Dickinson State University and North Dakota State University have been granted permission to establish "Confucius Institutes" on their campuses to encourage study of Chinese languages and culture.
The Chinese government's education ministry has pushed the idea among U.S. universities, and offers financial aid to help institutes get started. More than 60 colleges have Confucius Institutes, named for a renowned Chinese philosopher, including the University of Minnesota and the University of Montana.
North Dakota's Board of Higher Education approved requests Thursday from Dickinson State and North Dakota State to host the institutes. Both colleges will be eligible for up to $100,000 in aid in the first year to purchase equipment, and the program also provides books and teaching materials.
Micheal Hillman, vice chancellor for academic and student affairs for North Dakota's university system, said the institutes would offer continuing education, a resource library and a place to inquire for students interested in studying in China. The institutes are not formal academic departments and will not grant degrees, he said.
"The intent is ... to provide a broader explanation of Chinese language and culture, and have the curricular materials and other background information broadly available," Hillman said.
North Dakota State officials said the institute would help local students and business people gain greater knowledge of China. The state's trade with China has grown by about 50 percent in the last five years, according to the North Dakota Trade Office.
"Having students trained in the Chinese language and culture will make them more marketable to companies interested in doing business with China," North Dakota State said in its Board of Higher Education request to establish the program.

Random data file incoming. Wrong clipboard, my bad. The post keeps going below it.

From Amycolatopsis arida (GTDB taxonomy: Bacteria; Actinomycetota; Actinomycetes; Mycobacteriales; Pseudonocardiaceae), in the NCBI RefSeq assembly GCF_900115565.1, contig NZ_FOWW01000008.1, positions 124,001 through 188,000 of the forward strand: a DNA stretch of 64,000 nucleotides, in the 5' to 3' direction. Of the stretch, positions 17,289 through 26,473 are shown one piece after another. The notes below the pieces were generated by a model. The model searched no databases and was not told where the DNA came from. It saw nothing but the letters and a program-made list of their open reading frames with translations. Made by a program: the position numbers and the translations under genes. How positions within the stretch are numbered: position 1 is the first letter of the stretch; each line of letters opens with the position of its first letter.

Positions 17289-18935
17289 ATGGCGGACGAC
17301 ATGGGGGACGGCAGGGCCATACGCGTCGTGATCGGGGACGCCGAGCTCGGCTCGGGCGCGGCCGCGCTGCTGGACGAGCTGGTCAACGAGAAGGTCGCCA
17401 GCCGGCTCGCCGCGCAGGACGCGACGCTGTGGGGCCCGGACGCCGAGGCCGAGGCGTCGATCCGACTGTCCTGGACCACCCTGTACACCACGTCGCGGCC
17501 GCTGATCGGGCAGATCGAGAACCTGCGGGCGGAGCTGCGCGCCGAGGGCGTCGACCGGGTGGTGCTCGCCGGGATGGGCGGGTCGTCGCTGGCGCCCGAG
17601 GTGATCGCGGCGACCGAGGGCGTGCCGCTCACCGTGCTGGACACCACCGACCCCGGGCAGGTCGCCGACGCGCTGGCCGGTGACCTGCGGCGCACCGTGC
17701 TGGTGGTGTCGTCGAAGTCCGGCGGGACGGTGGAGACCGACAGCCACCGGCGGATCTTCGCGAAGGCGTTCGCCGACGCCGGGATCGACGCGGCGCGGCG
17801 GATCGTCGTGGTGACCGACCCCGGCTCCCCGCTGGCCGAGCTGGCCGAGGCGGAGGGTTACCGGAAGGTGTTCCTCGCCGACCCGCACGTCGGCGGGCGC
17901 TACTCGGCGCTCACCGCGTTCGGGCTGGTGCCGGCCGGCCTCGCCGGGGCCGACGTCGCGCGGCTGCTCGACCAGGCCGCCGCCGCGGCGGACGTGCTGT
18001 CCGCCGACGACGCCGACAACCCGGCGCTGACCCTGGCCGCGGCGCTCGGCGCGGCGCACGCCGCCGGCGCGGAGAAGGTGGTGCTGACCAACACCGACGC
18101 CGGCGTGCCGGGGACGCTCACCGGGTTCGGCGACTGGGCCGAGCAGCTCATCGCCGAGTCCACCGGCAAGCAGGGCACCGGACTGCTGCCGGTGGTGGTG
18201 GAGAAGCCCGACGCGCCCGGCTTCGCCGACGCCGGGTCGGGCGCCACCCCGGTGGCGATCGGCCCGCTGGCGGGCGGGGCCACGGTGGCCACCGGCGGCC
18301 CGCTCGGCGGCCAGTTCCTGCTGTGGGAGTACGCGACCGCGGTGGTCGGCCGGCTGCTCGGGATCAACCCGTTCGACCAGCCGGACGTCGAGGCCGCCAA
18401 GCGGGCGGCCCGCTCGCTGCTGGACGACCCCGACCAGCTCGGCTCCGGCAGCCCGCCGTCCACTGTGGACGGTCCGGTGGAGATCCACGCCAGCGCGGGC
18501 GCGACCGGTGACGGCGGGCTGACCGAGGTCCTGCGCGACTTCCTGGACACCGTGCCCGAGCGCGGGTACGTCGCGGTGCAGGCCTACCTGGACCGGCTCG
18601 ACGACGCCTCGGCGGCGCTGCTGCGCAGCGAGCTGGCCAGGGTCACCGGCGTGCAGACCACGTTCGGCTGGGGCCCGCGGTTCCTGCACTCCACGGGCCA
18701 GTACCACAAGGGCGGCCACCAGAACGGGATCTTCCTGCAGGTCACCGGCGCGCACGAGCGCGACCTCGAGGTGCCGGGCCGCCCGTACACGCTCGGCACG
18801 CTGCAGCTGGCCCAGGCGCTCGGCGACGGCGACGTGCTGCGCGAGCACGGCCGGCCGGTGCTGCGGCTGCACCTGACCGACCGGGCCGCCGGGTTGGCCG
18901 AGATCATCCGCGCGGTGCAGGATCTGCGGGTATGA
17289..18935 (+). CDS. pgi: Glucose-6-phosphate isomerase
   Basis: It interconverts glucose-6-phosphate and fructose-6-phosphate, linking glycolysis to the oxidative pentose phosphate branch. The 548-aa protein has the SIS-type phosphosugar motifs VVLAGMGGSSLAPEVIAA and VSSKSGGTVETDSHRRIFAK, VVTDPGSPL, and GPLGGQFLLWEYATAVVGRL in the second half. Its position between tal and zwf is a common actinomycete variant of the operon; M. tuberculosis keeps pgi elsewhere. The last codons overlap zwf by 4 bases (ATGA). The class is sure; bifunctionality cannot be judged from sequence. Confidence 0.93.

The institutes in both Fargo and Dickinson are expected to work closely with other local schools. Among North Dakota's public schools, only Fargo North and Fargo South high schools offer Chinese classes, which started during the last academic year and were taught by the same instructor.
Dickinson State already has about 250 Chinese among its more than 2,700 students, and the school has established study-abroad programs with 15 Chinese universities.
In Missoula, Mont., the Confucius Institute at the University of Montana offers Mandarin language instruction to high school students online and classes at local high schools.
The University of Minnesota's institute, which was founded two years ago, does a majority of its work with Minnesota public schools, said its director, Joan Brzezinski.
"I think we have been extraordinarily well received," she said.
About 50 Minnesota school districts offer Chinese language classes, and the institute has worked with more than 20 of them, offering language instruction and training for teachers, Brzezinski said. A handful of North Dakota teachers have attended training sessions, she said.
"The teachers are very devoted and very passionate people," she said. "You can't get a more passionate teacher than a language teacher, and you can't get a more passionate language teacher than a Chinese language teacher."
The Minnesota institute has also hosted or helped to organize events, including Chinese opera, a dance troupe, summer camps and a cultural variety show, she said.